Wednesday, March 21, 2012

The River of Many Names, Part 4: The Danube in Bulgarian Folk Songs

If there is magic on this planet, it is contained in water.
Loren Eiseley

To live is to be musical, starting with the blood dancing in your veins. Everything living has a rhythm. Do you feel your music?
Michael Jackson

World Water Day is tomorrow, so this post will be about Bulgarian folk songs related to a body of water, the Danube, the river which forms the boundary between Bulgaria and Romania.

For information on World Water Day, click on the following link:

There is definitely something a little bit magic about the Danube, the River of Many Names. Judging from the number of songs and instrumental pieces written about this river, it is an important source of inspiration for musicians (as well as artists in general).

Today's post features two Bulgarian folk songs that I found during one of my forays in the Universe of YouTube.

The first song (and dance) is a lively, feel-good piece from northern Bulgaria, accompanied by a brass ensemble, and sung by Ilian Mihov. Brass music is very popular in this part of Bulgaria (composer Diko Iliev was also a native of this region and he wrote some very well-known pieces for brass, the most well-known being Dunavsko Horo.)

According to a review I read (via translation) on, this performance took place in Oryahovo, a town where Diko Iliev lived for many years and where he found the inspiration for Dunavsko. Here's a excerpt from the website. A little is lost in translation, but not much.

Video for Dunave is realized in Oryahovo and it involved local dance group "Spring" community center "Hope 1871" and the brass band from Lovech - birthplace of the singer. Much fog proved an obstacle to the pictures, but the participants patiently waited for 2 hours. The picture completely meets the elevated mood of the song. The presence of different age participants passing ships, fishermen and boatmen, visually complement the song.......

Dunave is entirely a piece of copyright Ilian Mihov the rhythm of the White Rose. (note: the song White Rose бяла роза is a popular Bulgarian pop-folk song, in the rhythm of the dance Devetorka). Song is a typical sound of the Danube region. Idea of ​​text are pleasant feelings and childhood memories near the majestic river and its strong attraction. "I think the Danube is our river and we have to sing, like all peoples who live along it. tried to make contemporary Bulgarian song in the spirit of folk music that is respectful to the population of the Danube region, which I think the authors are obligors. I hope it becomes part of the celebrations of the people and the dance attracts young and old....."

The original Bulgarian writeup can be read here:

Anyway, this video is a delight to watch with the scenery, the music (the band is very good!), and the dancers in colorful folk costumes. By the way, the dance is a Devetorka, very popular in the Balkans, with an odd time signature, 9/8.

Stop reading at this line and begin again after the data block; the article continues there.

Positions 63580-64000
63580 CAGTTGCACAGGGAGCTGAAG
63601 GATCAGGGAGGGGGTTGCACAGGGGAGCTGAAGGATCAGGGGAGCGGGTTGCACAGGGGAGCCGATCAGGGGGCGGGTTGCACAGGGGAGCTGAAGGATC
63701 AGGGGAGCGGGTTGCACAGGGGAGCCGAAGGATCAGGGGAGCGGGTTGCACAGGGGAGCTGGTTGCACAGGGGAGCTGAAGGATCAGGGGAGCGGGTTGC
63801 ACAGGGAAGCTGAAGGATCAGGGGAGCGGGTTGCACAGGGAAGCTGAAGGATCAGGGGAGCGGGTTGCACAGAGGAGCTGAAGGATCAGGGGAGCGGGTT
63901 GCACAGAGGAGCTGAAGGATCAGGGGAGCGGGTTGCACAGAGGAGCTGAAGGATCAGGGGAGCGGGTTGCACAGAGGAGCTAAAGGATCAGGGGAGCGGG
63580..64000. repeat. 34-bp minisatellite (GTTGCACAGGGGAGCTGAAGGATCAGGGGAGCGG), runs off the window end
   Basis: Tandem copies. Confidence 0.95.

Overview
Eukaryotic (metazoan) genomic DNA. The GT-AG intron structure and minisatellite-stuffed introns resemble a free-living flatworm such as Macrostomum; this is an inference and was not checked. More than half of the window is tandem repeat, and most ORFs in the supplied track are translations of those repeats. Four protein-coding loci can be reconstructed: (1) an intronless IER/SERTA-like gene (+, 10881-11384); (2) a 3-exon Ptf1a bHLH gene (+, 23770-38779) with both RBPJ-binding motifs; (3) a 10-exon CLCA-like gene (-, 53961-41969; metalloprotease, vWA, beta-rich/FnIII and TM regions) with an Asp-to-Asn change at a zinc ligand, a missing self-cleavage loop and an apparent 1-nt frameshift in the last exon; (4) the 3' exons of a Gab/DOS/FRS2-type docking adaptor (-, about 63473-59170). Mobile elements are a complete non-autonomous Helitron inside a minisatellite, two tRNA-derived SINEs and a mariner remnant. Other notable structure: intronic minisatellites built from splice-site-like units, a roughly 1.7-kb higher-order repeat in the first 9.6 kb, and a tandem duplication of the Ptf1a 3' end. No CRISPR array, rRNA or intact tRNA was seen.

If you're interested in complex Balkan and Middle Eastern rhythms, check out this website.

The next song, Dunave, Beli Dunave caught my attention because it's also in an asymmetric rhythm, the Pajduško. By the way there are other Bulgarian folk songs with this title, and you will find them on this blog (see one of the links listed at the end of this post). Pajduško is a dance very popular in the Balkans and has an odd time signature, 5/16. (quick-slow).

I couldn't find a writeup or the lyrics of this song. The title means "White Danube" and from what I've seen on the Internet (as well as personal observations) the Danube is a river of many colors as well as many names. Go figure out this one. I can understand blue, green, gold or even gray, but white? If you have an answer for me, please post it in the "comments" section. Inquiring minds want to know :)

Since I understand only a few words of Bulgarian, from what I could gather, this is probably a love song and something in a completely different mood than the previous video. The slideshow is very well put together, and some of the photos look like they were taken during flood season, when Dunav goes wild, destroying everything in its path.

If you enjoyed this you may also like The Travels of Pajduško Horo:

More Danube music from Bulgaria in The River of Many Names Part 2, with lots of dancers in elaborate embroidered costumes and some beautiful scenery.

You can find a traditional as well as a modern version of Dunave beli Dunave here. One of them is a dance tune in the techno style...very catchy.

If you like brass music, read about Diko Iliev, whose compositions were based on folk dances from northern Bulgaria.

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